The road towards zero-emission shipping
6 min read
13 Mar 2019
6 min read
13 Mar 2019
When Kimmo Tiilikainen, the Minister of the Environment, Energy and Housing recently took the stage at Wärtsilä’s Helsinki Campus, it came at an interesting time in Finnish politics. Only a few days earlier, on the 8th of March, Finland’s Prime Minister Juha Sipilä had decided the government should resign over its failure to deliver a long-awaited social and healthcare reform. This made Tiilikainen part of a caretaker government.
Much to his credit, Tiilikainen didn’t shy away from the elephant in the room and explained the rationale behind the decision.
However, while governments may come and go, issues concerning the future of the marine industry tend to last a whole lot longer. Soon enough, Tiilikainen launched into the subject at hand, which was to develop the marine industry sustainably.
Kimmo Tiilikainen, the Minister of the Environment, Energy and Housing.
Looking both near and far
With over 90% of the world’s trade carried by sea, there is no denying that the marine sector has a crucial role to play in meeting climate targets and reducing emissions.
The minister pointed out that many steps have already been taken by the industry in this regard, including milestones such as reducing the amount of unwanted nutrients and toxins being flushed to sea and controlling sulphur emissions.
“However, the biggest question is to limit greenhouse gases. That’s the number one problem, and the marine industry is not excluded,” said Tiilikainen. “The strategy is clear, to have zero-emission shipping. But, the journey to this will be long and difficult and concrete actions are needed to make this happen.”
He urged the crowd to not give up and emphasised that Finland has a high focus on innovation and technology, and is already able to offer more efficient and eco-friendly solutions that can benefit both the local and the global markets.
“We need to look both near and far,” he declared. “Near to see in what condition the Finnish maritime cluster is, and far to understand what is happening out there in the world and how Finland can strengthen its position as part of the transition.”
The Baltic Sea, Tiilikainen added, is an example of what effective measures can result in. While there is still plenty that must be done to protect it, the condition of the sea has improved significantly over the past few years. Coincidentally, just a few hours before the minister arrived at the Wärtsilä Helsinki campus, the Ministry of the Environment had announced a 45-million-euro plan for the protection of both the Baltic Sea and freshwater resources.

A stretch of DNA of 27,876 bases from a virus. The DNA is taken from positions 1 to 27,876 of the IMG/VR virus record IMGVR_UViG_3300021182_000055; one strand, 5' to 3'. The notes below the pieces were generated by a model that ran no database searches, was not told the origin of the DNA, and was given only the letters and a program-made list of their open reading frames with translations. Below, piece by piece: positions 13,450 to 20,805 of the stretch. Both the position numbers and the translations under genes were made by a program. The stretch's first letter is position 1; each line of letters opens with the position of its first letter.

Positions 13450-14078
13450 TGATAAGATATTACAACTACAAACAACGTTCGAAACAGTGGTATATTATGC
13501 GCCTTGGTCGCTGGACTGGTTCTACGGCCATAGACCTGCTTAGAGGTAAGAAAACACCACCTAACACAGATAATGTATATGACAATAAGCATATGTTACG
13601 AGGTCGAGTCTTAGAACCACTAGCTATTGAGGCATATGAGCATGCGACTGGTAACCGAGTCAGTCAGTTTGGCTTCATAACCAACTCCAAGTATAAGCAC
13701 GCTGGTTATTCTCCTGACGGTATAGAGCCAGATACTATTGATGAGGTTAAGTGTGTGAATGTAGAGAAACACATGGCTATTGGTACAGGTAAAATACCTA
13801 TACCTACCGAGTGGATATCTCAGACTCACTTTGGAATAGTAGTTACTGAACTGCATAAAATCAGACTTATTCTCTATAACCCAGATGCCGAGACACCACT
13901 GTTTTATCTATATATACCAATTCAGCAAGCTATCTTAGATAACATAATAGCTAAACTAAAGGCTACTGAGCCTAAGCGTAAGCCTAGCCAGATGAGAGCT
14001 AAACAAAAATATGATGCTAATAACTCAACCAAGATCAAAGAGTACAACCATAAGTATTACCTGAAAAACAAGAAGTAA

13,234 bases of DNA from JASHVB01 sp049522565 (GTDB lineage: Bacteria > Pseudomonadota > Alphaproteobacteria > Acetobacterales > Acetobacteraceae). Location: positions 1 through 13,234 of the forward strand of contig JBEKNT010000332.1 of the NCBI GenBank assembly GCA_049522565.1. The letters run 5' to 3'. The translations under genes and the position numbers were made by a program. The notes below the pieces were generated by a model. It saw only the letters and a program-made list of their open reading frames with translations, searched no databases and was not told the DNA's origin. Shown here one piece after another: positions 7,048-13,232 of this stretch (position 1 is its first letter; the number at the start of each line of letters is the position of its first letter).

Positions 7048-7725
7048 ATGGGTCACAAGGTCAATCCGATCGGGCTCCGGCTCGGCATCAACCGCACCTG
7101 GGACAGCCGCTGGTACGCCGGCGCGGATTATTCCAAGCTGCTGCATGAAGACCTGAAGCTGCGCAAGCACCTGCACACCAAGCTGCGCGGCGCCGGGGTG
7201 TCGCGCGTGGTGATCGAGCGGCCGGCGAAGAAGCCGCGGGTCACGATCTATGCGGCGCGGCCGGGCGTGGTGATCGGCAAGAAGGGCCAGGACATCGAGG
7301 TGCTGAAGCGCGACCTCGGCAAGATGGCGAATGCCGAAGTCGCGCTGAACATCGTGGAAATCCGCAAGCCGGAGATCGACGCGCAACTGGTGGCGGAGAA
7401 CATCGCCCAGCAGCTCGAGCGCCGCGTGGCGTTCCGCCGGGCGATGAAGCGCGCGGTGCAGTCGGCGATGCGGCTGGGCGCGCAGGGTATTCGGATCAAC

A key part of the protection of the Baltic Sea is the long-serving research vessel Aranda, which has just gone through a complete renovation, and can run on bio-fuels, Tiilikainen pointed out. The vessel was built at the Wärtsilä Helsinki shipyard in 1989 and is fitted with Wärtsilä engines, now fully perked up for future expeditions.
Roger Holm, President, Marine Business and Executive Vice President, Wärtsilä Corporation.
When collaboration is key
Roger Holm, President, Marine Business and Executive Vice President, Wärtsilä Corporation also addressed the audience, reminding them that marine transportation is one of the greenest ways of moving goods. But there’s still a lot that needs to be done, he said, referring to the International Maritime Organization’s (IMO) goal of cutting greenhouse emissions by half by 2050.
The technologies needed to do this cost-effectively already exist in silos, Holm stated and called for more collaboration in the industry to make their use both scalable and viable. Wärtsilä’s purpose of enabling sustainable societies with smart technology, he added, was based on open innovation and collaboration.
“We are already planning and building ships that will be operating in 2050,” he emphasised. “It might sound like it’s far away, but it really isn’t.”
Wärtsilä President and CEO Jaakko Eskola.
Wärtsilä President and CEO Jaakko Eskola spoke about the need to consider challenges as windows of opportunities, further underlining the need to deepen collaboration across the industry and among all stakeholders. This, he said, is also one of the underlying principles behind Wärtsilä’s new Helsinki Campus.
“We want to collaborate, be it with our subcontractors, customers, academics or authorities. This campus is a good example of enabling co-operation, as we can offer great facilities for research and development as well as ideation and planning,” concluded Eskola.